The lower-powered diesel churns out the same amount of CO2 as the more powerful variant, but accelerates more slowly. Mated to a seven-speed DSG transmission, the front-wheel-drive takes 12.1sec to hit 62mph from a standstill compared to the 10.3sec taken by the 104bhp car.

Press the throttle pedal and there’s a noticeable lull before the power arrives, but thereafter there’s smooth acceleration and the unit isn’t found lacking in everyday driving situations. 

The engine possesses a lively thrum that filters through to the cabin and leaves you in little doubt that there’s an oilburner in the bow. By modern standards, that feels just a touch unsophisticated.

Should I buy one?

The Skoda Rapid Spaceback majors on practicality and clever touches. It’s a thoroughly sensible car, if not a particularly dynamic or engaging one. This version offers slightly less space than the regular Rapid but adds a touch more design flair.

Although it lacks the vibrant character of other cars in Skoda model range, such as the popular Yeti, its appeal lies in its no-frills attitude, straightforward engineering and useful standard kit.

Pricing and trim level specifics are still being determined, although Skoda says the car sits alongside the existing Rapid in the range, as opposed to above or below it, so we can expect an entry-level car to start at around £13,000.

Our calculations suggest this variant, equipped with the DSG gearbox, could cost in the region of £16,000, which should provide a more reasonable entry point for the diesel side of the Rapid Spaceback line-up.

Skoda Rapid Spaceback 1.6 TDI DSG

Price £16,000 (est); 0-62mph 12.1sec; Top speed 113mph; Economy 63mpg; CO2 118g/km; Kerb weight 1280kg; Engine 1598cc, 4 cyls, turbodiesel; Power 89bhp at 4200rpm; Torque 170lb ft at 1500-2500rpm; Gearbox 7-spd dual-clutch auto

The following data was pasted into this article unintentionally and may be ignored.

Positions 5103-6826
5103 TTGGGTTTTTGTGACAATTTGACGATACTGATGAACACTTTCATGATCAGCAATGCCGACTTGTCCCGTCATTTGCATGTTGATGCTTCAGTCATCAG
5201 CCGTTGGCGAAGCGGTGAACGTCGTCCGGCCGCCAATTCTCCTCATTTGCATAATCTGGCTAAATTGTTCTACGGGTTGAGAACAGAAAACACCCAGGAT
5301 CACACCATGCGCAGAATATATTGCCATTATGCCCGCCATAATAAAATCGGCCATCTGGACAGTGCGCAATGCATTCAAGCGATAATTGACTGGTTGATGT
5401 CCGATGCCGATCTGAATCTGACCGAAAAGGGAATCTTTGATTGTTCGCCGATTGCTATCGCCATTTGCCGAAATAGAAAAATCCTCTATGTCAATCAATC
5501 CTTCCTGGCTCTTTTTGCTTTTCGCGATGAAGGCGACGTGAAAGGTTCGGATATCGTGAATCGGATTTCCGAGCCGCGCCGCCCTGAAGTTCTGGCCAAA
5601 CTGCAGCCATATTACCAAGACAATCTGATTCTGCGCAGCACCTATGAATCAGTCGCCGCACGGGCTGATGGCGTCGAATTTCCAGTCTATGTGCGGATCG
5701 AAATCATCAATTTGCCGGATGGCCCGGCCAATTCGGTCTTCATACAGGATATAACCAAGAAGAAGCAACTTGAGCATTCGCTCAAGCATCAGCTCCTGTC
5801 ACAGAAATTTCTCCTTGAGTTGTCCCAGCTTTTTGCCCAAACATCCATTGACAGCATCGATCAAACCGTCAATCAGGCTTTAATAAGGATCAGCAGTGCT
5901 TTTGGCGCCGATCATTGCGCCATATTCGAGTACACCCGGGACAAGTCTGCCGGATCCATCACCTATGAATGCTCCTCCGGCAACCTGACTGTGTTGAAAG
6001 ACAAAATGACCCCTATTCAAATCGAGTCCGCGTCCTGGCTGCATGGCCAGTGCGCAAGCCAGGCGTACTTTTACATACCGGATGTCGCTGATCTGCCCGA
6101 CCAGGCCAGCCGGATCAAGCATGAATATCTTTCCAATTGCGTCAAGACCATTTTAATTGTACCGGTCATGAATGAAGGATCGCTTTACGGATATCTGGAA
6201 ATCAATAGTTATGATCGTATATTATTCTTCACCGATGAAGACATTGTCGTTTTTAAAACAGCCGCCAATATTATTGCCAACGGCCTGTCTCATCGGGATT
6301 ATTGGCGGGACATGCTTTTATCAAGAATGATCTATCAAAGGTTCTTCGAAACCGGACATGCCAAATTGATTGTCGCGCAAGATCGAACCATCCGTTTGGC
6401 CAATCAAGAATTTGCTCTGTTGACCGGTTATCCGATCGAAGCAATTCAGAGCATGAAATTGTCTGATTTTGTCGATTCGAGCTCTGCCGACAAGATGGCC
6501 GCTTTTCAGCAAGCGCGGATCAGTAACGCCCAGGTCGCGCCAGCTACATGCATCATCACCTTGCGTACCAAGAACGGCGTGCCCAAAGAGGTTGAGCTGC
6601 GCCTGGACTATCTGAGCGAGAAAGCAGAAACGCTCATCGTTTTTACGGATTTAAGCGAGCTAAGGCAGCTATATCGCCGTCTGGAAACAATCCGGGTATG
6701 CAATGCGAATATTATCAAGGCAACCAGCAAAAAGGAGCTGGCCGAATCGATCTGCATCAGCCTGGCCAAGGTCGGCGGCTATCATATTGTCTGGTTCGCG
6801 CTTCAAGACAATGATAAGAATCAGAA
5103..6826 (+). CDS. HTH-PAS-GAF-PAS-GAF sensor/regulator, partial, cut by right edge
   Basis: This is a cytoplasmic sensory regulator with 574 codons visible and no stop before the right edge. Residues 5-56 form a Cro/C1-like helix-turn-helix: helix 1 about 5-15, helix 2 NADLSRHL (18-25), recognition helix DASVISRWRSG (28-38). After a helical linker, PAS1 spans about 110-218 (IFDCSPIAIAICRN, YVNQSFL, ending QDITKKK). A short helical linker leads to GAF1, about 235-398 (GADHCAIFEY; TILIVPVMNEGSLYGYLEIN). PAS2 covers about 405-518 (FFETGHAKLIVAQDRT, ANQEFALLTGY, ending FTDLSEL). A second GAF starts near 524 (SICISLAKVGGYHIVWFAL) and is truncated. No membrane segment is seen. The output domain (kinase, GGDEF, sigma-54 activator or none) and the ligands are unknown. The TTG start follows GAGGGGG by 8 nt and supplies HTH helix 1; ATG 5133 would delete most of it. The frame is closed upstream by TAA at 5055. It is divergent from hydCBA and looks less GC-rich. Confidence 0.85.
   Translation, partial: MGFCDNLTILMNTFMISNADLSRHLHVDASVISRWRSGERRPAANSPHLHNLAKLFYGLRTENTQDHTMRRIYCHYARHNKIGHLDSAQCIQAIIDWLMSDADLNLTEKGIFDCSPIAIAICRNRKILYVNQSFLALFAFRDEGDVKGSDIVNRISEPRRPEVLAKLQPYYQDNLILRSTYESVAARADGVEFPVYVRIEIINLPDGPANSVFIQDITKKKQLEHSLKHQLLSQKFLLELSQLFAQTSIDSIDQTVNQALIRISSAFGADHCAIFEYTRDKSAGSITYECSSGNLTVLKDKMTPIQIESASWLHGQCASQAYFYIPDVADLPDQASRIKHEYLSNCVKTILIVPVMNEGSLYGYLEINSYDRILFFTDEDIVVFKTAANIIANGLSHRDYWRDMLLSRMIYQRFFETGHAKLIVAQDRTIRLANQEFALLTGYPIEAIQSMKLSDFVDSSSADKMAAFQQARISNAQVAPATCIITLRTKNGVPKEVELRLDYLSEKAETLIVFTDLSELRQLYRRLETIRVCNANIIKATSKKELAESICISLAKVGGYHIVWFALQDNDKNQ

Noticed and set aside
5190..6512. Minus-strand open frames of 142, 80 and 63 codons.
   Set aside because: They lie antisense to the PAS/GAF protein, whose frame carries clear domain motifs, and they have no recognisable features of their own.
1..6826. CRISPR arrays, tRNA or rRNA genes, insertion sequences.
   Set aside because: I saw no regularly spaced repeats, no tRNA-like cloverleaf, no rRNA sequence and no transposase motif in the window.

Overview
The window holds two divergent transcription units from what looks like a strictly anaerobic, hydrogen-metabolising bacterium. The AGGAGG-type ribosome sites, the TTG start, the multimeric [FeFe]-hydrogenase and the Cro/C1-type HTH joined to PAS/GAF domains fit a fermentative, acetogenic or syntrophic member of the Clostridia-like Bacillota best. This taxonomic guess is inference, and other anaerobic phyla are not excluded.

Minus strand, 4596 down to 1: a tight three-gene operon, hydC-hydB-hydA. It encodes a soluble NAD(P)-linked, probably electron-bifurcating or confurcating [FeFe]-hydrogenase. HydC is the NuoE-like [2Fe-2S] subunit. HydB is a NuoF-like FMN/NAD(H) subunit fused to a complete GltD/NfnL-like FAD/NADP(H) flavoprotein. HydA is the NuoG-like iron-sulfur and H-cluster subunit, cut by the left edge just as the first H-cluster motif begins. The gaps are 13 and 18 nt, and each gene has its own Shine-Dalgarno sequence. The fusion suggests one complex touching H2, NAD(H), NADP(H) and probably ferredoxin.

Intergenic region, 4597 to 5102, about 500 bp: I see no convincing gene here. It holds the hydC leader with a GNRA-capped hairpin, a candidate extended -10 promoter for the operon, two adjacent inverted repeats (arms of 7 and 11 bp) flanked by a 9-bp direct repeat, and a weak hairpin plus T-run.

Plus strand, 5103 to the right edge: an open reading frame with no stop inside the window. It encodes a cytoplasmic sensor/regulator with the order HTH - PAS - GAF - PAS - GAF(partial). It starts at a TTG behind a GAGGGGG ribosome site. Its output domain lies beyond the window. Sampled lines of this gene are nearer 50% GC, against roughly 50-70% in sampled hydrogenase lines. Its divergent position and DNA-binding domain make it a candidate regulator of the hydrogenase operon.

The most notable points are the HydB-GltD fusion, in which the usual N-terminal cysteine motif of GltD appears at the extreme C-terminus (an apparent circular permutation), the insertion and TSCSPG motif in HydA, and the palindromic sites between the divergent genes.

Join the debate


28 August 2013

I am always suspicious when motoring journalists refer to "thrum". My fears are that this is merely a euphemism for "coarse".

28 August 2013

It will also appeal to buyers for whom Golfs and especially Focuses have become too wide to fit up their drives or in their garages.


28 August 2013

The compactness is a definite virtue.

Also, the clean, simple lines are easy on the eye.

28 August 2013

Nice to see Skoda acting on feedback about the current Rapid.  Suspect a diesel vRS version would be the perfect replacement for my wifes' Mk1 Fabia vRS.

28 August 2013

Skoda,Put a 150 bhp diesel in it, for his missus and vRS it up a bit.




28 August 2013


28 August 2013

But this just reminds me of an early Kia Rio. The 'notchback' version at least has a familar, distinctive and obviously Skoda shape even if it's still not that interesting. This is just a blob.

28 August 2013

Will86 wrote:

But this just reminds me of an early Kia Rio. The 'notchback' version at least has a familar, distinctive and obviously Skoda shape even if it's still not that interesting. This is just a blob.

Agreed. How Autocar can call this a car with "a touch more flair" is flipping beyond me. 

"Work hard and be nice to people"

29 August 2013

Mini2 wrote:

Will86 wrote:

But this just reminds me of an early Kia Rio. The 'notchback' version at least has a familar, distinctive and obviously Skoda shape even if it's still not that interesting. This is just a blob.

Agreed. How Autocar can call this a car with "a touch more flair" is flipping beyond me. 

Agreed. Other than the Octavia none of the Skodas seem to have been designed by a coherent mind.

They serve a purpose. But they are either too long (Superb, Rapid), too tall (Fabia) or too square (Yeti).

29 August 2013

Mini2 wrote:

Agreed. How Autocar can call this a car with "a touch more flair" is flipping beyond me. 

The car in the images is still quite heavily disguised. Here is the undisguised version: